A damning survey carried out by a mental health charity in Perth has painted a picture of a service in crisis.
PLUS Perth found an overwhelming majority (88%) of more than 300 service users say mental health provision should not be transferred from Murray Royal Hospital in Perth to Carseview in Dundee, and also feel they are being ignored.
The charity also claims the plan proposed by the Perth and Kinross Health and Social Care Partnership, with NHS Tayside, has thrown local mental health teams into crisis.
The partnership’s preferred option is to close the Moredun ward at Murray Royal Hospital and move the service to Carseview. The ward treats acute adult psychiatric inpatients.
PLUS Perth recently carried out a survey of 319 of its users and the results were critical of the proposal. It found 88.18% of people do not agree with the plan to move mental health services to Dundee and that 39.1% have “no confidence” and 38.78% have “little confidence” in the proposal.
A total of 98.41% of respondents stated they want mental health services to be based locally, with 97.58% saying they feel it is important to have local support for “crisis and emotional” distress.
78.03% of the respondents stated they did not believe giving their opinion via the consultation process would influence the outcome.
Susan Scott, PLUS Perth development manager, claims there is no strategy associated with the centralisation plan and hit out at the proposal, claiming it is “picking on the most vulnerable” people in society.
“The people affected don’t have a voice and are made to look invisible by this plan – this is the spectre of the future.
“There is a decline in the number of people working in local community health teams – they are losing staff. As a result, we are seeing a lot more people coming into us for help and advice.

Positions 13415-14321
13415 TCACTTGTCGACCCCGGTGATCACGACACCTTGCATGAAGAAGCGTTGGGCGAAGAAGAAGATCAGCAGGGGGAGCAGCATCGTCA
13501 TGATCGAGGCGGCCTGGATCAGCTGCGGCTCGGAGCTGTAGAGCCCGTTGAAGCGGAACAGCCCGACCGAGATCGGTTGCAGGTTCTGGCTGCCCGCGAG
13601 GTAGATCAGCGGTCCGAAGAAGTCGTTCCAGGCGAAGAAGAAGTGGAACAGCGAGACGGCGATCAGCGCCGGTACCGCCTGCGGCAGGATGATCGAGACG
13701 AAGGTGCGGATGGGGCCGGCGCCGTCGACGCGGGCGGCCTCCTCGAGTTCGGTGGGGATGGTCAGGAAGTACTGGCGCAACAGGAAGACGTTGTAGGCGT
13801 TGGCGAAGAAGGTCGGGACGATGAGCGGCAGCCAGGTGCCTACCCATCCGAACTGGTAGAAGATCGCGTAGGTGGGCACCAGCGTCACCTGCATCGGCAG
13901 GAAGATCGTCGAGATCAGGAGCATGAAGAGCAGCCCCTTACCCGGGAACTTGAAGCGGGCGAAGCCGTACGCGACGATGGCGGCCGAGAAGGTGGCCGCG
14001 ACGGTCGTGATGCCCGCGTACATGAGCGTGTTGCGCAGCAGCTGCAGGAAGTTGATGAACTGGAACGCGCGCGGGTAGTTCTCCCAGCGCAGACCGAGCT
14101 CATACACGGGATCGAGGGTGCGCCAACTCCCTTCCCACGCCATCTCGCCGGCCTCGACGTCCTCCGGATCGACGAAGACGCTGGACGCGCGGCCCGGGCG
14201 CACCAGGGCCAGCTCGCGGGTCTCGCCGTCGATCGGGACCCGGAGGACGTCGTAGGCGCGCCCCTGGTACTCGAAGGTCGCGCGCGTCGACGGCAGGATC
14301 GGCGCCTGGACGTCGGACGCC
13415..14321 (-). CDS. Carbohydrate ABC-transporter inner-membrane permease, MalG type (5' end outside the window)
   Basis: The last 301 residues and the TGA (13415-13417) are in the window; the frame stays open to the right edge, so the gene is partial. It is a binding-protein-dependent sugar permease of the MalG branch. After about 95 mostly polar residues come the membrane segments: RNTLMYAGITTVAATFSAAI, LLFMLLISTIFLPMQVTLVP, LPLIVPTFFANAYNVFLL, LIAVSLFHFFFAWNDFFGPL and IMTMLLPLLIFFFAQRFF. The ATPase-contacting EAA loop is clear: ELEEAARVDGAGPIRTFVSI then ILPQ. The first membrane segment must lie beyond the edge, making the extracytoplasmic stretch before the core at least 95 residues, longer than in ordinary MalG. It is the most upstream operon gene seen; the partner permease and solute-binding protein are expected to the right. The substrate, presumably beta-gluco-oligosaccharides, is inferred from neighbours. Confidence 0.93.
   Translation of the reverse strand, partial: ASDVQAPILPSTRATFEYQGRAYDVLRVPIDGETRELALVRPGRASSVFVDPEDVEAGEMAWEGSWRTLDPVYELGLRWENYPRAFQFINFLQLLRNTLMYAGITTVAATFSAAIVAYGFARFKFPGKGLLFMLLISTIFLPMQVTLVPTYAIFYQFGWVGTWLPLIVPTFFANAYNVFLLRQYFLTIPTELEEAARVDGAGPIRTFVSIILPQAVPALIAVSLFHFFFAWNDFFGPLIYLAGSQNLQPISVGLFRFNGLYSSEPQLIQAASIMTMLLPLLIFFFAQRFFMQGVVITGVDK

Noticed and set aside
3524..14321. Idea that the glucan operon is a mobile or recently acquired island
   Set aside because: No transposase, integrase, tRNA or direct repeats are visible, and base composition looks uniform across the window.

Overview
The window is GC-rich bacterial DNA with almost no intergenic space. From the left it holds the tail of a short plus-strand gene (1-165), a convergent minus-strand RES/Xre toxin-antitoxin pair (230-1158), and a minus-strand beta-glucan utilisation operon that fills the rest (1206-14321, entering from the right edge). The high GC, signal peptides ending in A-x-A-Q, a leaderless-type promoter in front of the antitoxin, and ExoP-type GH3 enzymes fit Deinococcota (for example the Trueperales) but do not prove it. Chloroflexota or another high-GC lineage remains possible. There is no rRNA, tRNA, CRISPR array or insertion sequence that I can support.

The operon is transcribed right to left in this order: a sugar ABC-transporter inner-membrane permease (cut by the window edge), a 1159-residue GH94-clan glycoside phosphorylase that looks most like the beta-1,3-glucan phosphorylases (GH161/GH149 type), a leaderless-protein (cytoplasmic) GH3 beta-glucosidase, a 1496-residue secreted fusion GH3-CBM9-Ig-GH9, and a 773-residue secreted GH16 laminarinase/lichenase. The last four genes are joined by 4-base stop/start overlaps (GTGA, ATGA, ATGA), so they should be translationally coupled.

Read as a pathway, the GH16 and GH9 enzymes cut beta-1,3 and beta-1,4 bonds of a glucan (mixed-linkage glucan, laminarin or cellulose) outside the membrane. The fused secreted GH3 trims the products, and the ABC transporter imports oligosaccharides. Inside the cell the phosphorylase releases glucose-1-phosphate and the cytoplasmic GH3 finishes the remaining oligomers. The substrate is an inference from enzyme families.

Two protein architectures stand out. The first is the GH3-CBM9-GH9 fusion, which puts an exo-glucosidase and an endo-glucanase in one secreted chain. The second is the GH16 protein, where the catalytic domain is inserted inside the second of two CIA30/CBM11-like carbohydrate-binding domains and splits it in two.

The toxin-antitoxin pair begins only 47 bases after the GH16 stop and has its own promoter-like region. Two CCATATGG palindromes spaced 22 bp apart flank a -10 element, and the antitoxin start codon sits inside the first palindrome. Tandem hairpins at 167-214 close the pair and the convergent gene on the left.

“People suffering from mental health problems need help locally, not put in hospital where you then have the internal stigma attached to that.”
“The PLUS Perth survey shows the majority of people don’t want the service moved to Dundee – they want it kept local, and they are not impressed by the consultation process.”
Among the reasons for not agreeing to the centralisation of services, one resident said: “It’s not practical for people who live more rurally in Perth.”
Another PLUS Perth user added: “For those experiencing acute mental health problems being further isolated and further away from their home and family will have a significant impact.”
Another resident claimed the move will result in an “increased risk” to individuals with acute mental health needs.”
A spokesperson for the Perth and Kinross Health and Social Care Partnership said: “As with every service we do experience fluctuation in our staffing levels.
“However, the staffing establishments for the community mental health teams have remained stable for the past three years.
“There is strong local commitment to the development of our integrated services to support adult mental health and wellbeing and our new local mental health and wellbeing strategy for Perth and Kinross is currently being developed in full partnership and has had wide stakeholder engagement.”